Every attempt I made to enter college hit a wall. I would do really well (and learned I was not in fact lazy or stupid) until I couldn’t anymore. I don’t really know how to describe it. I wanted to get my degree, but once I hit that point, college went from doable to extremely difficult. It may have been changes in routine, greater difficulty in classes, overall stress from spending that much energy to excel constantly without a break. I don’t really know. I just know that I would hit a point beyond which it was very difficult for me to continue. And that I didn’t even know how to find support or assistance, that I don’t feel resources for this were really clearly explained to me if they existed at all. And besides, maybe I was lazy and stupid, right?
Most of my jobs went the same way – I’d do a job well until I couldn’t keep it up any longer, and I’d often have to quit because simply going in was difficult. Again, this is hard to describe, how this works. It is not that I wanted to lose my jobs or that I did not enjoy them, but that I’d end up being unable to continue, or that I’d find it difficult to meet basic requirements like punctuality. And I’d be left wondering how I could have sabotaged this amazing job, and how lazy and stupid I must be and how much I must hate myself to make these choices.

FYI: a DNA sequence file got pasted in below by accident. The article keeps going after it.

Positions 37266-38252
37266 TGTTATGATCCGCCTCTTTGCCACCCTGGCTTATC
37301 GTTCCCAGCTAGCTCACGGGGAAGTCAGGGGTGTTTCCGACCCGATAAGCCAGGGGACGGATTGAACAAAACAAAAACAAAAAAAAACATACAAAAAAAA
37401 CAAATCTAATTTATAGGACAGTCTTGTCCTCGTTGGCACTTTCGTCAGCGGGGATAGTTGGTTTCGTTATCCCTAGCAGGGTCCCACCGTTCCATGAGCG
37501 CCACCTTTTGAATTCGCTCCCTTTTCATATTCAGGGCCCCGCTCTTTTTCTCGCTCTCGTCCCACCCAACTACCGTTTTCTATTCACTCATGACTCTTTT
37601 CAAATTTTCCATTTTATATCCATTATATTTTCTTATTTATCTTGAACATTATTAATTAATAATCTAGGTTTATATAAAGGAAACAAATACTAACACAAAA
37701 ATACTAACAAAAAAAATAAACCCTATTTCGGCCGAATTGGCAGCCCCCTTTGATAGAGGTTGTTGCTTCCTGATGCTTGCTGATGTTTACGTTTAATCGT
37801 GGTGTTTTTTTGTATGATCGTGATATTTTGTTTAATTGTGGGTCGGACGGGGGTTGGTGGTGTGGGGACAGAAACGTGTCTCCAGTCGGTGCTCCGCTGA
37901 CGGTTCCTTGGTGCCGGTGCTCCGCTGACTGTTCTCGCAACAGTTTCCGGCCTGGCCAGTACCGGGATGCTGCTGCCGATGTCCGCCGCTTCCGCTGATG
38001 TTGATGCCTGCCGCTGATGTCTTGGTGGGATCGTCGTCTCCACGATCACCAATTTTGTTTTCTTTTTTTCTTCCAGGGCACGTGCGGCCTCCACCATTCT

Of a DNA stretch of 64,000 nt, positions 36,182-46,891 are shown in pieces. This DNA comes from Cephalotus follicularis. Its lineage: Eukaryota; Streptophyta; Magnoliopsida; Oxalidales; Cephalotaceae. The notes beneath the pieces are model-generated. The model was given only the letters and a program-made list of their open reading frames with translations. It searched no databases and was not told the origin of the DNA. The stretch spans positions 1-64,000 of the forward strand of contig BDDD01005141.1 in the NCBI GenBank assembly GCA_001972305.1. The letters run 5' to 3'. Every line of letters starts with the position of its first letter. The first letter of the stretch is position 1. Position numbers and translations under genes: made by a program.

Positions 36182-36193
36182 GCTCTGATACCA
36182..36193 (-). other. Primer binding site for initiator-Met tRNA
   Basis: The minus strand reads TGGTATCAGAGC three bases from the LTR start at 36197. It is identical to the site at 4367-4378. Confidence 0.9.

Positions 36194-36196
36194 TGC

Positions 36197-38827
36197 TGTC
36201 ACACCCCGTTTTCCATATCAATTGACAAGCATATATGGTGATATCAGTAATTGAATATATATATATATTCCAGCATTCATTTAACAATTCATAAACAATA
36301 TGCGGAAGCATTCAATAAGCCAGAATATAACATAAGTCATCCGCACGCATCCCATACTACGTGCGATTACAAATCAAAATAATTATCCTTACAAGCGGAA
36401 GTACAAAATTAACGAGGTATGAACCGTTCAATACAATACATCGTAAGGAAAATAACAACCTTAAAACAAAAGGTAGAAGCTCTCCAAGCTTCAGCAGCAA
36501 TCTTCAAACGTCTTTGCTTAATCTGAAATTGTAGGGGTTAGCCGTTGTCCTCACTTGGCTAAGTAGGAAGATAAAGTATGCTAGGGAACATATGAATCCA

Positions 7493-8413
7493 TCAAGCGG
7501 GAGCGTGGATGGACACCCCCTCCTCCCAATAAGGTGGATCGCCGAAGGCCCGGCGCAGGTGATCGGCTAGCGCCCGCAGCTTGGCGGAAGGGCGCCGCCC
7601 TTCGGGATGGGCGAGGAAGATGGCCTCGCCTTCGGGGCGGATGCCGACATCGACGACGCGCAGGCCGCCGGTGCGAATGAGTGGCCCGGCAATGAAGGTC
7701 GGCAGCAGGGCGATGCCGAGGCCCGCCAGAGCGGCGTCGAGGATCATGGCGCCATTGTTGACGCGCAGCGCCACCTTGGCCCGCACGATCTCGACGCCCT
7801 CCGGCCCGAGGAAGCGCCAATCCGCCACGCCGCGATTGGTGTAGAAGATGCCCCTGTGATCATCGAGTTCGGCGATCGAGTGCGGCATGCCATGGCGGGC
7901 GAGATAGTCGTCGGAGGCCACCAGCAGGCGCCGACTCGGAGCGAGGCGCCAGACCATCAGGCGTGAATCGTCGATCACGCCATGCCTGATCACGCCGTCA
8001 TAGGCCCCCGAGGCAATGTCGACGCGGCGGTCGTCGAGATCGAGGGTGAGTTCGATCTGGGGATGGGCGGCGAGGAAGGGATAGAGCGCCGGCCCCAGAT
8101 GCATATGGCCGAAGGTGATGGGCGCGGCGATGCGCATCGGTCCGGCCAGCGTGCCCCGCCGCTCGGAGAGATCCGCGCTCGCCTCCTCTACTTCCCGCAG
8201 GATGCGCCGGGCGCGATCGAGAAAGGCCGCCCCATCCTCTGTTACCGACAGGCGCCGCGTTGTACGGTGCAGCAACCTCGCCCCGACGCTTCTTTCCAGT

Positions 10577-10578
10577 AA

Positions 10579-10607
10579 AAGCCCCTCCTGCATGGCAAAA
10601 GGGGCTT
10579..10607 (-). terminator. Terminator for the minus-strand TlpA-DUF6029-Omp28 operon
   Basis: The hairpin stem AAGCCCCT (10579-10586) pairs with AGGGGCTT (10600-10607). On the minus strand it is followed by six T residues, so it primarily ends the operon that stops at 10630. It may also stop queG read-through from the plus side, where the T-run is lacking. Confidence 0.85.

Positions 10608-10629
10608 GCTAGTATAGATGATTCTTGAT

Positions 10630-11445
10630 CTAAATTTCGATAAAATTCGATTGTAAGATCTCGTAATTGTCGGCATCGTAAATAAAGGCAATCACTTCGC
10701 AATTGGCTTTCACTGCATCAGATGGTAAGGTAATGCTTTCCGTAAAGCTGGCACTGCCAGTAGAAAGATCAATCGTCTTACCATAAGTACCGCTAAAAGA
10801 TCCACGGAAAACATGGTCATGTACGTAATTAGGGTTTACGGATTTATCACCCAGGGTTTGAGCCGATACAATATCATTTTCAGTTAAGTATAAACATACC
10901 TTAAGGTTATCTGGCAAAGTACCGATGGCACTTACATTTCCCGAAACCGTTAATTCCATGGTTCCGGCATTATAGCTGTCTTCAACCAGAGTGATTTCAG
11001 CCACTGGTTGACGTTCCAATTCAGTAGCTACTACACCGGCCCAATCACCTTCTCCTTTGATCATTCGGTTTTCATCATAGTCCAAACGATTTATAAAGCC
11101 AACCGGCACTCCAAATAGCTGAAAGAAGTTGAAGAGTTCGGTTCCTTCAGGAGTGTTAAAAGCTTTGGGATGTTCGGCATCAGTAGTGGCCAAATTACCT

And this really was a spiral of self-hatred and recrimination that continued until the past few months. That I was holding myself to standards I had no idea I couldn’t attain without help, medication, accommodations. That my knowledge of ADHD, the background cultural knowledge was so lacking in information that I really had no idea how to start looking into this, or even that there was anything to look into. I spent more time wishing I had done everything better, that I hadn’t made so many mistakes, that I hadn’t lost two promising careers, that I hadn’t apparently done everything in my power to block my own success. That I had no idea I was not only limited because of my neuroatypicality, but because there simply wasn’t any easily accessible information that would have helped me realize what was happening to my life. Even when I saw doctors about my GAD and panic disorder in 2003, the possibility of ADHD never came up.